INTERVIEWS, REVIEWS & RELATED ARTICLES
Dusted JANUARY 15, 2015 - by Bill Meyer
JON HASSELL/BRIAN ENO - FOURTH WORLD VOL.1: POSSIBLE MUSICS
When it was first released in 1980, Possible Musics was a record with a few jobs to do. It presented trumpeter Jon Hassell, an associate of Terry Riley, La Monte Young, and Pandi Pran Nath, to an art-rock audience that had never heard of him but was willing to give anything with Brian Eno's seal of approval at least half a chance. It also proposed a kind of music that combined recent First World musical and technological innovations (jazz-rock fusion, minimalism, electronic accoutrements) with Third World sounds, both popular and traditional. And it was supposed to make Hassell, who had already had an empty bellyful of the scarcity that comes from working in the non-popular arts, some money, which is why Eno's name went on the front cover rather than just the credits on the back. It's worth looking at how it accomplished each of those tasks, but also worth considering what it has to offer listeners three and a half decades after its initial release.
The record did its first job quite well. Partly as a consequence of his association with Eno, Hassell went on to a long recording career during which his combinations of electronic processing and organic grooves, and his knack for creating a particular musical atmosphere, has exerted a palpable influence upon musicians like David Byrne, David Sylvian, and Nils Petter Molvær. And while one can neither credit nor blame Hassell for solely originating an idea that was already brewing (Don Cherry for one was ahead of him), he not only helped to get the onslaught of multicultural combinations rolling, but showed by example how to treat material from other cultures as essential ingredients rather than mere seasoning. Without access to his bank book, it's impossible to say if this record directly benefitted Hassell's bottom line, but having it in his discography has definitely made it possible for him to have the career he had.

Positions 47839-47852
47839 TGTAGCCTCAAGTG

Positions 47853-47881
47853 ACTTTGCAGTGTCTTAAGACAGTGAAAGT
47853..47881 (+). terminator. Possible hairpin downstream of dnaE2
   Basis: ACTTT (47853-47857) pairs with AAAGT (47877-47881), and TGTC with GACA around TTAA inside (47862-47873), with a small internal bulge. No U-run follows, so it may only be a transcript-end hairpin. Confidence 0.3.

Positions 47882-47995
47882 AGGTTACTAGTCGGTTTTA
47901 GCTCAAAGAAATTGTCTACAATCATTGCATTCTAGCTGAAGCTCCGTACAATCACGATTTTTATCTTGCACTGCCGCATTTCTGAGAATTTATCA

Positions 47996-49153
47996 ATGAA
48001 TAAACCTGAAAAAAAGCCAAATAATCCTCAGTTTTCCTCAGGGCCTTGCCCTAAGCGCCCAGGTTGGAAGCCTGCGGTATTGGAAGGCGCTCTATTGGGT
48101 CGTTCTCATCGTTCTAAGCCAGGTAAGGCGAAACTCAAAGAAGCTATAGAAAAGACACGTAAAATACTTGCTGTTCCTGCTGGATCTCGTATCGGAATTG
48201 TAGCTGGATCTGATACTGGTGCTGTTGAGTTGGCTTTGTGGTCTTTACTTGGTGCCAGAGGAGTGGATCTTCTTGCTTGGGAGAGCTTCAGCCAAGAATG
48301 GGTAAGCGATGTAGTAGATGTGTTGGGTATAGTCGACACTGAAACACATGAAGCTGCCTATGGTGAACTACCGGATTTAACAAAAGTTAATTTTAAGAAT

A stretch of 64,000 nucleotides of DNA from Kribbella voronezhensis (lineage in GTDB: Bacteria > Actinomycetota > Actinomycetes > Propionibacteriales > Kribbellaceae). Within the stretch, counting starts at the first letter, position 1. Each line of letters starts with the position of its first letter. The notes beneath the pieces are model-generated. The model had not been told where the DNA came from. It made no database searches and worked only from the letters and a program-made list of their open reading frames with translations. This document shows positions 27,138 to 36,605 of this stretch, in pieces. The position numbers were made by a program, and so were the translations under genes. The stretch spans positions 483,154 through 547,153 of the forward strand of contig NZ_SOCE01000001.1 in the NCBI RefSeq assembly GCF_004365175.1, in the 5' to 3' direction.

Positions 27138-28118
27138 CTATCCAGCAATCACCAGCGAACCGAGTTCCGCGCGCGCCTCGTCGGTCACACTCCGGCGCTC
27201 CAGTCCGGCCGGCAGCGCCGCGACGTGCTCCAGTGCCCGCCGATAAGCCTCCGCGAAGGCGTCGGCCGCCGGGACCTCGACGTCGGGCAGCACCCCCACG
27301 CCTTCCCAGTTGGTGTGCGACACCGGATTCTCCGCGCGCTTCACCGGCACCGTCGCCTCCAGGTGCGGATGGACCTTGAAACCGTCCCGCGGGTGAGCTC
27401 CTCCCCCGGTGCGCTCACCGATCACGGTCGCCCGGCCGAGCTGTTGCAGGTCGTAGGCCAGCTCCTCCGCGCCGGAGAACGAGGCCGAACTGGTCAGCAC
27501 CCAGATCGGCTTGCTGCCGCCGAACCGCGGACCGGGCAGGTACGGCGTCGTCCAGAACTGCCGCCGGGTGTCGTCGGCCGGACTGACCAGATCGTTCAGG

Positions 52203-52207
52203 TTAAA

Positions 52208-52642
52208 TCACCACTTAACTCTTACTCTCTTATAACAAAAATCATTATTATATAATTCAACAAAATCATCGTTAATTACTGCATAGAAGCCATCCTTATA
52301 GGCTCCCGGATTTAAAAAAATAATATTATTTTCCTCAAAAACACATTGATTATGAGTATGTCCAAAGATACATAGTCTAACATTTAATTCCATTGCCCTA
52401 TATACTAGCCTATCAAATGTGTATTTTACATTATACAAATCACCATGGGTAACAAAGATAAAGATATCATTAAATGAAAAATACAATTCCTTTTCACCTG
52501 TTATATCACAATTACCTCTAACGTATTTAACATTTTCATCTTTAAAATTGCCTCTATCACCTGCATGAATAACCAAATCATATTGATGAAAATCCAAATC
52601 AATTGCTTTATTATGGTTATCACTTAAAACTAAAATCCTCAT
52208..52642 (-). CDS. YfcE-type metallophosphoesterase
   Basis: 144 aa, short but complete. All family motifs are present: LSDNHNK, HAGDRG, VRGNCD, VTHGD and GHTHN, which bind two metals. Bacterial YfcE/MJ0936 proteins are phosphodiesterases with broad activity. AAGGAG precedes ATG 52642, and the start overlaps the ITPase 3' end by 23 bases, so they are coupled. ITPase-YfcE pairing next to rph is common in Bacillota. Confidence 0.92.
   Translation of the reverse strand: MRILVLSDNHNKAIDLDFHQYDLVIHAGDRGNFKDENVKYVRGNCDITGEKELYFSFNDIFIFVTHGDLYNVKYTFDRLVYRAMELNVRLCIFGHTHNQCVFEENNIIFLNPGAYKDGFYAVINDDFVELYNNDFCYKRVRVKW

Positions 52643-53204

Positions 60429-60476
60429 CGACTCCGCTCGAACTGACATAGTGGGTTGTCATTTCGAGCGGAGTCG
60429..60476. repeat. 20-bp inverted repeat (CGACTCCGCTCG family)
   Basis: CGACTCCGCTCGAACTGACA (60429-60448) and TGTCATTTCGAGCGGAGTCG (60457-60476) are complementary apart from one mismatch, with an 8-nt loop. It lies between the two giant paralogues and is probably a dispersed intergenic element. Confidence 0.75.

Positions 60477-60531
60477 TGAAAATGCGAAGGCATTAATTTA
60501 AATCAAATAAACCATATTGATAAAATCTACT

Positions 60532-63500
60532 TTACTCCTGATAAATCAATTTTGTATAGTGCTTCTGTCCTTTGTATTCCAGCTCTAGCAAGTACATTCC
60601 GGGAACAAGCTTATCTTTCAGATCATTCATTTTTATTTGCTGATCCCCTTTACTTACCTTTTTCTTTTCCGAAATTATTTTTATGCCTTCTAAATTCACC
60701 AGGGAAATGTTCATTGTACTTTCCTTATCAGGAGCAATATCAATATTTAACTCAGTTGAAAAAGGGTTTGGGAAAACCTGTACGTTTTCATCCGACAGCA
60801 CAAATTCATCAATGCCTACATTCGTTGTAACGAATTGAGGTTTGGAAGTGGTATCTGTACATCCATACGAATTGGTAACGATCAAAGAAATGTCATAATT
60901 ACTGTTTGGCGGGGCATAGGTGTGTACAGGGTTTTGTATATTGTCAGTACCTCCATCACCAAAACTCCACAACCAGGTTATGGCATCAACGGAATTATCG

But how does it sound right now? After all, things have changed a bit. In 1980, Hassell had a line on something that most of his audience did not. An American record purchaser was doing well if he or she could find one Fela Kuti record in one store in town, and you knew you were in a cosmopolitan metropolis if that record didn't feature either a member of Cream or the Art Ensemble of Chicago. Now, Fela's complete works on CD is one online credit card transaction away, and there's a wealth of music from Africa and elsewhere that is equally available. Nowadays even a casual downloader likely has a much broader set of references than the people who checked out Eno because they liked his crazy synth playing with Roxy Music, his production work with David Bowie, or Another Green World.
The music on Possible Musics has enduring merit in itself. Hassell's trumpet tone here, which is simultaneously as organic as breathing and as colourful and technologically enabled as a lit-up TV screen, sounds plump and beautiful as it negotiates the spaces between the electric bass and hand percussion. The short pieces are vivid and memorable, but the way they lead into the twenty-one-and-a-half-minute long final track makes the record feel like a single piece that you can (if you play it in some digital format) profitably leave on all day, getting lost in the sparse grooves and hearing new details. And the music exhibits a willingness to not fill up empty spaces that Hassell hasn't been able to exercise on his own. The static quality of Eno's guitar and synthesizer contributions places a mote of stasis within Hassell and company's slow-moving sound-streams. I guess he earned that co-credit after all.